Observe, Reflect, Apply: In these verse we come across stories that have to do with hygiene. At this point in history they did not have the scientific understanding we do today. They dealt with hygiene issues that impacted the community through their faith since that’s what their community was based around. There is a deeper level of understanding here that we can focus on. There was also a sense of feeling "unclean" that impacted the individuals in 1st century Judea that we too experience today. We as individuals may feel unwelcome because of something that effects us physically. Is there something physical about you that makes you uncomfortable with other people? Do you know someone else that might feel this way?

{wednesday 1.24.18}

Read Matthew 9:27-38

Observe, Reflect, Apply: The Pharisees accuse Jesus of working for Satan when he casts out demons. He doesn’t take a moment to argue or debate. He moves right along with a farming analogy about there is plenty of harvesting to do but not enough workers. He’s not focused on false accusations but on the work that must be done. I wish I followed this type of thinking more often. When someone accuses me of something it consumes me for awhile. I’m unable to move forward with work that needs to be done until I have the issue resolved. Resolving the issue really is about me feeling better about myself. What is your reaction when someone accuses you of something? Share this with a trusted friend or group.

{thursday 1.25.18}

Read Matthew 10:1-16

Observe, Reflect, Apply: Jesus instructs the apostles for the first time ever to head out on their own carrying his message. He instructs them to take no money or any kind of gift for the message. Are you more or less likely to believe something if it comes with a price? What does it mean to give something away for free? When we share what Jesus has done in our lives, should we have any expectations (emotional, commitment, etc…) at all from the receiver of our story? Should we even expect them to receive what we are sharing kindly?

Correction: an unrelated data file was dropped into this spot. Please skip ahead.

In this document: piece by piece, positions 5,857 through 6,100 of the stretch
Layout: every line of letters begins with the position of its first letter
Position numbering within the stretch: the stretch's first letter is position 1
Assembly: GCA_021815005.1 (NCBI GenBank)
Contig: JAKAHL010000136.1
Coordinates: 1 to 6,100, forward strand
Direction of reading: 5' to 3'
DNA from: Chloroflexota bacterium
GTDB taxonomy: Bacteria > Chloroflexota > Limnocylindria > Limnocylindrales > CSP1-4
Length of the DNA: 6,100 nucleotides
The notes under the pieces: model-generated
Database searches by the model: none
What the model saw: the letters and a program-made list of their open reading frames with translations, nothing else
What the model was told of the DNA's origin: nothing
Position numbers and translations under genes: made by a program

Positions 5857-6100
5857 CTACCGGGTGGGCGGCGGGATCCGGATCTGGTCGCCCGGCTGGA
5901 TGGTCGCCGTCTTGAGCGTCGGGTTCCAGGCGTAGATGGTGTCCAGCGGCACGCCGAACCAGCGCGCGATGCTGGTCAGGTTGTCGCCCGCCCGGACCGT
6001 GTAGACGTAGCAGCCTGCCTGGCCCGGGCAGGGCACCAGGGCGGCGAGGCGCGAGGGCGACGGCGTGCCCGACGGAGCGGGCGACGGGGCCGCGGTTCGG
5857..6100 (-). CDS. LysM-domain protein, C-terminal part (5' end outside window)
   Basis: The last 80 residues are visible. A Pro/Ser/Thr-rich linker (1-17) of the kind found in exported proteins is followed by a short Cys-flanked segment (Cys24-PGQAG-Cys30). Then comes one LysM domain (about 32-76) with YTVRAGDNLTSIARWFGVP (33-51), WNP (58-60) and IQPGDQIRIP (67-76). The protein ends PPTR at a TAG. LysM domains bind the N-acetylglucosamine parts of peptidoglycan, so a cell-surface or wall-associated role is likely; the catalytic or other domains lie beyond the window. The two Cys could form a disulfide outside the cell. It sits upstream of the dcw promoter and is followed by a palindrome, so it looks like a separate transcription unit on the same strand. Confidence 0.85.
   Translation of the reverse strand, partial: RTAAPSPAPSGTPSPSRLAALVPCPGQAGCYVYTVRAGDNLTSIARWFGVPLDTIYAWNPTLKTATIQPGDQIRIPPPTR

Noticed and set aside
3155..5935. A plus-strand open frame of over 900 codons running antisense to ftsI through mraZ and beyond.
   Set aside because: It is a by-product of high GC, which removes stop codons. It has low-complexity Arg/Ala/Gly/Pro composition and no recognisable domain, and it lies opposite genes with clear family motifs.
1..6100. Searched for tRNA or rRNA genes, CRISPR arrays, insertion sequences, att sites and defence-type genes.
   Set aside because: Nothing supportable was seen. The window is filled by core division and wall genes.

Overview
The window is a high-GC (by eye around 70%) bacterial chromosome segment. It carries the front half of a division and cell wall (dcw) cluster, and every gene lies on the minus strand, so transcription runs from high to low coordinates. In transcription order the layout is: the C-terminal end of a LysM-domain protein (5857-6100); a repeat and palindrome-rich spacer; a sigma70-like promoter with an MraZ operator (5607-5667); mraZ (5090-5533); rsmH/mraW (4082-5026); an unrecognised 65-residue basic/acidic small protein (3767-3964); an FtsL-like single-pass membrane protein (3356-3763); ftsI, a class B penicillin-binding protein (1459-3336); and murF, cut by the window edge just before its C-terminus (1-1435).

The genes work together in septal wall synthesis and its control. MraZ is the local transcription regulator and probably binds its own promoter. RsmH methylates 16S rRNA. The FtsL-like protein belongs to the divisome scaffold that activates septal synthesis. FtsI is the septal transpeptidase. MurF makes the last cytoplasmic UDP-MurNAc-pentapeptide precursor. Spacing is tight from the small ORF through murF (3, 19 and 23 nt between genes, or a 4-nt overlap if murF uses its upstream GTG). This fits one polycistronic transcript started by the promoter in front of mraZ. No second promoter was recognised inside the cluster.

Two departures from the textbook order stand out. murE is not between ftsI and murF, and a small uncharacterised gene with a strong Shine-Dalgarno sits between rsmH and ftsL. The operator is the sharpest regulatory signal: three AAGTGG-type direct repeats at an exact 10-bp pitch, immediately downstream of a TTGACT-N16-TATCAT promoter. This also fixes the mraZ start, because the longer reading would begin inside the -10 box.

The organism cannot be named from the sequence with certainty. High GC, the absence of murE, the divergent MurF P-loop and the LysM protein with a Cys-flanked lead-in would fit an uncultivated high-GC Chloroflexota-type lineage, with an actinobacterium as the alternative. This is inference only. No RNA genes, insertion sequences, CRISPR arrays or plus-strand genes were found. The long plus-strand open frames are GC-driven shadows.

{friday 1.26.18}

Read Matthew 10:17-25

Observe, Reflect, Apply: What does it look like for someone in our culture to be shrewd like a snake but innocent as a dove? Discuss with a trusted friend and/or group.

{saturday 1.27.18}

Read Matthew 10:26-42

Observe, Reflect, Apply: I love the beginning of this scripture "What I tell you in the dark, speak in the light, and what you hear whispered in your ears, announce from the roofs of houses." None of this "What happens here stays here." with Jesus. Don’t go sharing all the secrets your friends have confided with you. This is not telling us to betray anyone’s confidence. I love that Jesus had nothing to hide. He let it all be known. How can you line more transparent in your life?

 

{community discussion questions}

We weren’t meant to experience the life of Jesus alone, so we encourage you to rally a few others to discuss what you are hearing, reading, and reflecting on together. Whether you are meeting as a Journey Community group, talking with a few friends throughout the week, or bringing up spiritual conversations around your table at home, feel free to use some of these questions as conversation starters on your journey.

  • Can you name a takeaway or challenge from the Sunday message?
  • How has that been relevant, challenging, or meaningful to your life this week?
  • What have you observed about God, Jesus, yourself, others, or God’s plan for you from these readings?
  • Where do you need a breakthrough from God this week?
  • Who do you need to share what you’re learning about God with?

 

{extra journey resources}

CLICK HERE for more on how to use the observe-reflect-apply approach to getting the most out of your Bible reading.

The Bible App Get a free Bible for your phone, tablet, and computer. Experience the Bible anywhere, with options to highlight, save notes, and share what you are reading with others.

Bible Gateway Provides advanced Bible searching capabilities, which allow readers to find passages in scripture based on keywords, phrases, or scripture reference.